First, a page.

The aim of the Rural Water Use Efficiency and South East Queensland Irrigation Futures initiatives was to assist irrigators to reduce water and energy consumption through grower engagement, resulting in a reduction in overall water use and carbon footprint in the key irrigation industries. The Queensland cut flower and foliage sector is one such industry, with water a vital component of its production operations. Growers were targeted through workshops and on-farm irrigation and pump assessments, and the result was a significant improvement in water use and energy use efficiency and an improvement in grower engagement and awareness in relation to irrigation management.
The floriculture production businesses in Queensland rely on irrigation to maintain their operations, in the form of field grown, hydroponic or container production. Therefore, with irrigation as such a significant element of the industry, it is essential that enterprises embrace modern irrigation technologies and adopt efficient practices that will ensure the industry’s sustainability into the future.
The next part of the process is now to implement changes on farms in key areas that represent significant percentages of irrigated production. Irrigators in the Sunshine Coast region have been identified as using considerably higher energy per volume of water per metre of head (kWh/ML/m) in their irrigation activities. The industry has been encouraged to work towards the benchmark figure of approximately 5kWh/ML/m. Table 1 shows a summary of the growers in this region, having been identified as our priority group as they represent the highest potential for water and energy savings in the industry. Growers which have already been identified as high priority in terms of their potential for increased irrigation efficiency now require targeted, practical and intensive assistance and encouragement to turn that potential into significant water savings for the industry. These irrigators with considerably higher kWh/ML/m produce traditional flowers in potted media utilising a hydroponic irrigation system. Traditional flower crops in this style of production represent the majority of the industry, are harvested year round and have a high water requirement. In addition to having the highest potential for savings, each growing operation that is currently underperforming will make an ideal case study that may be used in industry-wide extension materials as a demonstration farm. On-the-ground changes in the case study farms will be documented and reported, the results of which will be used to encourage other growers to implement the recommendations that were made in assessments completed through previous projects. This will lead to a high level of return on investment from the previous projects and the successful implementation of past research and extension results into active, measureable changes.
In the previous projects, research and extension activities provided extensive knowledge of the operations, production systems and irrigation systems of flower and foliage producers in Queensland. In the current project, this knowledge will be used to implement on-the-ground changes to a number of case study farms located in the Sunshine Coast region. These growers have been identified as operating significantly above industry benchmarks in kWh/ML/m. By targeting crop production systems with high water and energy requirements that are not currently meeting industry benchmarks, the project will have maximum impact on water and energy savings in the region. In addition to the wide scope for improvement on these farms, positive outcomes on case study farms will be used to facilitate water and energy savings across the industry through extension materials and demonstration activities. By collaborating with irrigators, retail suppliers, consultants, advisors, NRM and regional land management groups, the project aims to implement changes identified in previous projects to achieve real and measurable savings.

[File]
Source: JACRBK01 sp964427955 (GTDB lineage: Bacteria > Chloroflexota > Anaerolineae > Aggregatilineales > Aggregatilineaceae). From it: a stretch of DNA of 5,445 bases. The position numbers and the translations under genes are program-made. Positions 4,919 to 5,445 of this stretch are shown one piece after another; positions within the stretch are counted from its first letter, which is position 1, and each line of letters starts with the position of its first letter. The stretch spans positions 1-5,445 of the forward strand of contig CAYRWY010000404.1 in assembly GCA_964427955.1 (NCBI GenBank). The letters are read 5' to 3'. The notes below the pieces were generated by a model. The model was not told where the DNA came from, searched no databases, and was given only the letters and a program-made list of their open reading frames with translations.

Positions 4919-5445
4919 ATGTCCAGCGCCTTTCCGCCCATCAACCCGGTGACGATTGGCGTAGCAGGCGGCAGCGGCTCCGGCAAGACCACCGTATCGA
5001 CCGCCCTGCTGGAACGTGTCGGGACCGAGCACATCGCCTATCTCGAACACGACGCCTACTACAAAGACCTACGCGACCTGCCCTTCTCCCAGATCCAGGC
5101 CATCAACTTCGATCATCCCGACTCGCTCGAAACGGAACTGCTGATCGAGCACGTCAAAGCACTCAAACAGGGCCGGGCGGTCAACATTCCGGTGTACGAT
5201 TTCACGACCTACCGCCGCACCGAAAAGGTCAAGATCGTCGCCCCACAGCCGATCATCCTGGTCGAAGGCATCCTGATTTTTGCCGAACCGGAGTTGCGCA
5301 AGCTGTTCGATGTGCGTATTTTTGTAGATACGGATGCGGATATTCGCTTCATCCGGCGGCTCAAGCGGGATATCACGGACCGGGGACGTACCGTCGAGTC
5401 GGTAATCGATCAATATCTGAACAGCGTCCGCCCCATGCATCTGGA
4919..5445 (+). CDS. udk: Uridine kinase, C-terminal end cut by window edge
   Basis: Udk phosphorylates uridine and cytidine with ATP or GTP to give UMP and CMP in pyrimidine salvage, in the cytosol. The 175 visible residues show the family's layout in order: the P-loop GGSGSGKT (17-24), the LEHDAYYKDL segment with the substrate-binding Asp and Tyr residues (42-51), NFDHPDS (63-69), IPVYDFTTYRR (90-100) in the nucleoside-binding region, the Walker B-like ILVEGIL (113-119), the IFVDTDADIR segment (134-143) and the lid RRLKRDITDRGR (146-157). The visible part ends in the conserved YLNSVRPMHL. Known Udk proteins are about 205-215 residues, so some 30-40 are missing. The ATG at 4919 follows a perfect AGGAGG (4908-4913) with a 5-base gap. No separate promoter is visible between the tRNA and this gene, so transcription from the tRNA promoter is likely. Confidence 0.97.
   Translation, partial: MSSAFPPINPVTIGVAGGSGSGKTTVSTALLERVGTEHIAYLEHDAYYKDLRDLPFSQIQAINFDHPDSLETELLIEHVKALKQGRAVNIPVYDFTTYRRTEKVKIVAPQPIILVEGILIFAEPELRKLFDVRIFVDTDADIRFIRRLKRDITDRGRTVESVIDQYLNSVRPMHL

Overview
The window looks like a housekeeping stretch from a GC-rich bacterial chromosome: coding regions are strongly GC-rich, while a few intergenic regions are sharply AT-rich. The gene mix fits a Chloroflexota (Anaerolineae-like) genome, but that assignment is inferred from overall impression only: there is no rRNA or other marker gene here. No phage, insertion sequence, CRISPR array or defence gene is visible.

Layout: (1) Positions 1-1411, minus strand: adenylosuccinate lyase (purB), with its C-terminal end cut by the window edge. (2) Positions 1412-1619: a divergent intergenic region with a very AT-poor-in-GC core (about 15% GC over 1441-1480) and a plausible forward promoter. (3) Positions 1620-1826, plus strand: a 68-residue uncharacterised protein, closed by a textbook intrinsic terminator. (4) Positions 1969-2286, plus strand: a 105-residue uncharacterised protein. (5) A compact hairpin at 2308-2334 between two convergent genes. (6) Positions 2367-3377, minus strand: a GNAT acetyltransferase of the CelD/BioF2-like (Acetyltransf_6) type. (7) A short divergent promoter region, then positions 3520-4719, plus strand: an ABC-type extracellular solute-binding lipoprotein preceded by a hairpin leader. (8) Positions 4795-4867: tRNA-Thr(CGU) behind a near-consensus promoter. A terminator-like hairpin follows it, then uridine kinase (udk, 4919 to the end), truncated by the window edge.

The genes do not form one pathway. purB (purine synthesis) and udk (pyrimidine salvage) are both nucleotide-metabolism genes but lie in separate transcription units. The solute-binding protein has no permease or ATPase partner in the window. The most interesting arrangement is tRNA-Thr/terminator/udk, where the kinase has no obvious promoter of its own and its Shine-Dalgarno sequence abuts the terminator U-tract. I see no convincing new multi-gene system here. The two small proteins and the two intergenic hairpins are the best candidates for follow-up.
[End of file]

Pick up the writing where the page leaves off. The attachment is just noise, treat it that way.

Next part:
Media & Communications
The case study farms will be closely monitored and a range of extension materials produced on the progress at each farm. As changes are implemented, improvements to water and energy efficiency will be documented, along with changes to management practices and the productivity of the farm. In collaboration with industry suppliers, the changes that are implemented on case study farms will also undergo a cost analysis, giving growers the return on investment for each system improvement.
The case study farm profiles will be regularly updated through industry publications, newsletters, social media and on industry websites. The process will also be captured in short video presentations that highlight simple and practical solutions and deliver technical information to growers on improving their water and energy efficiency. These videos will be available online and shown on field days held at the case study farms. By holding open days on these demonstration farms, growers will have the opportunity to see the improvements first hand. This will also facilitate collaboration between retail suppliers and irrigation system design consultants, who can help other growers to take the next step in implementing changes that have been recommended in previous projects.
Start date (11/2013)
Mid-term review date (11/2015)
Recommencement date (2015 – 2017)
Project Officer: Shane Holborn firstname.lastname@example.org